The dollar finally went into defense on Wednesday, the USD index broke through 96 points, the lowest since the start of June. Breaking down the index into components, it can be seen that the move was driven predominantly by strengthening of euro:
In the trade-weighted USD index euro has the biggest weight which also contributed to the magnitude of decline.
On Monday, we discussed a trading setup on EURUSD, I recommend that you carefully read my arguments why the common currency can easily discount July ECB meeting and why the long positions in the pair were (and most likely remain) justified.
The attention of the markets (including mine) was drawn by speeches of Fed’s “talking heads” yesterday. In short, officials continue to lament over “shrouded in a thick layer of fog” economic outlook while key stimulus programs expiring in a month. The head of the Federal Reserve Bank of St. Louis Bullard “expects” that Congress won’t stop halfway and approve at the end of this month a new “substantial” program to support firms and households. Depending on the size of the package, the Fed may need to step in with some asset-purchase program to prevent disruptions from the oversupply shock in the Treasury market. We know where that leads.
Of course, one can argue that the Fed and Congress should be constrained by inflation in their stimulus plans, however, Central Bank officials continue to insist that factors of strong disinflation have arisen and at work in the economy. Robert Kaplan cites the resulting excess of production capacities (the so-called overcapacity) as an argument. Let me explain what he means. When a consumption shock occurs, the demand curve quickly shifts to the left, which reduces the equilibrium prices in the economy (deflationary effect). However, the adjustment of the supply curve (reduction in production) takes longer (sometimes significantly), since the shock reveals excess capacity of manufacturers (+ oversupply of inventory) that cannot be quickly eliminated. This increases the time of adjustment. This leads to the situation where economy continues to produce more than can be sold and consumed for some time. And this is, of course, disinflationary.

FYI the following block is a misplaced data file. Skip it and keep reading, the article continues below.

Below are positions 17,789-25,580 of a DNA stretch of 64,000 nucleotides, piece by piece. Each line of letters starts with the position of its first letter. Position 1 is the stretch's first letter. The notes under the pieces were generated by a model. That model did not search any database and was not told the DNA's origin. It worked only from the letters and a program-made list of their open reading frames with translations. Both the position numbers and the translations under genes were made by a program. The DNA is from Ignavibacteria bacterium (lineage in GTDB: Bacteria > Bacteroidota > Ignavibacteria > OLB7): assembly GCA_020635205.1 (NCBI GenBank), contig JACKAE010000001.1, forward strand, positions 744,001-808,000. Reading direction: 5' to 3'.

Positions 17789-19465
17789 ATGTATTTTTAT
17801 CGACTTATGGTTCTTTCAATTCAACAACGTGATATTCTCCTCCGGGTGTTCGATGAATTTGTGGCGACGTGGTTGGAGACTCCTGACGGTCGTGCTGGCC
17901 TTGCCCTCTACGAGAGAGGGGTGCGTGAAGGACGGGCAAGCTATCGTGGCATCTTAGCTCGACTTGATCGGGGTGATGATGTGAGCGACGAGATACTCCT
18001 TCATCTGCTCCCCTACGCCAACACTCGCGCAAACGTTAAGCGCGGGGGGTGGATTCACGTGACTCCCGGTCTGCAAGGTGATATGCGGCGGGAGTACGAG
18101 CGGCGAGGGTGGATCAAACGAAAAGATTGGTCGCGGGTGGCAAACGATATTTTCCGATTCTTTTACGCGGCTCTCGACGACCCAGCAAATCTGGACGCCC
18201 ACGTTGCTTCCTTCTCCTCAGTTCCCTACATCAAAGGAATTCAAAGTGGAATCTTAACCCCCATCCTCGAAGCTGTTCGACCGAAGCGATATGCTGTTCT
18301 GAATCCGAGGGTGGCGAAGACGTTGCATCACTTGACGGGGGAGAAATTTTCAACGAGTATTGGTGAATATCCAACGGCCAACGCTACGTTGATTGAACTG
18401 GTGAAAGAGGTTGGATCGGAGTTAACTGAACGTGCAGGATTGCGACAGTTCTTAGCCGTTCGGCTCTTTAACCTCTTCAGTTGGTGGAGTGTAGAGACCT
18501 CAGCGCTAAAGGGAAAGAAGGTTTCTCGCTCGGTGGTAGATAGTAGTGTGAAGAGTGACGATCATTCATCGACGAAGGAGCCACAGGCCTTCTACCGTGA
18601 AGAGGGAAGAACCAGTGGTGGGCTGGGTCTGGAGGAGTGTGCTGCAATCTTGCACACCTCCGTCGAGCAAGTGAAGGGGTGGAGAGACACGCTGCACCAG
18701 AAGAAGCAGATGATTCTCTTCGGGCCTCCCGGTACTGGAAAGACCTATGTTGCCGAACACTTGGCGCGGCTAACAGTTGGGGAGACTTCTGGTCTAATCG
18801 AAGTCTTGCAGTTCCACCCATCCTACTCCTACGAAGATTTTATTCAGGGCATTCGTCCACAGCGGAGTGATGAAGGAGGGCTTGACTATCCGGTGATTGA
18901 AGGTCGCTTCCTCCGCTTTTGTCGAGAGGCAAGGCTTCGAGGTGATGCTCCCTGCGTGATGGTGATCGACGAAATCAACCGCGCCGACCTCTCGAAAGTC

As we see, Fed officials have both a desire and a sense of “impunity”, which is why new measures to support the economy are actively discussed, which have already shown how they can actively depreciate the dollar. Hence the market’s tendency to expect further weakening of the dollar, which, as we see, is gradually being realized. These expectations are also fueled by the deterioration of epidemiological situation in the United States, which objectively slows down the economy and dampens recovery, because individual states are careful in lifting lockdowns. The need for new stimulus and corresponding pressure on the US government is growing, which cannot be said, for example, about the EU, where the epidemic remains under control. This is an additional argument in favor of the strength of the euro against the dollar (i.e. underlying imbalance in stimulus expectations and recovery outlook).
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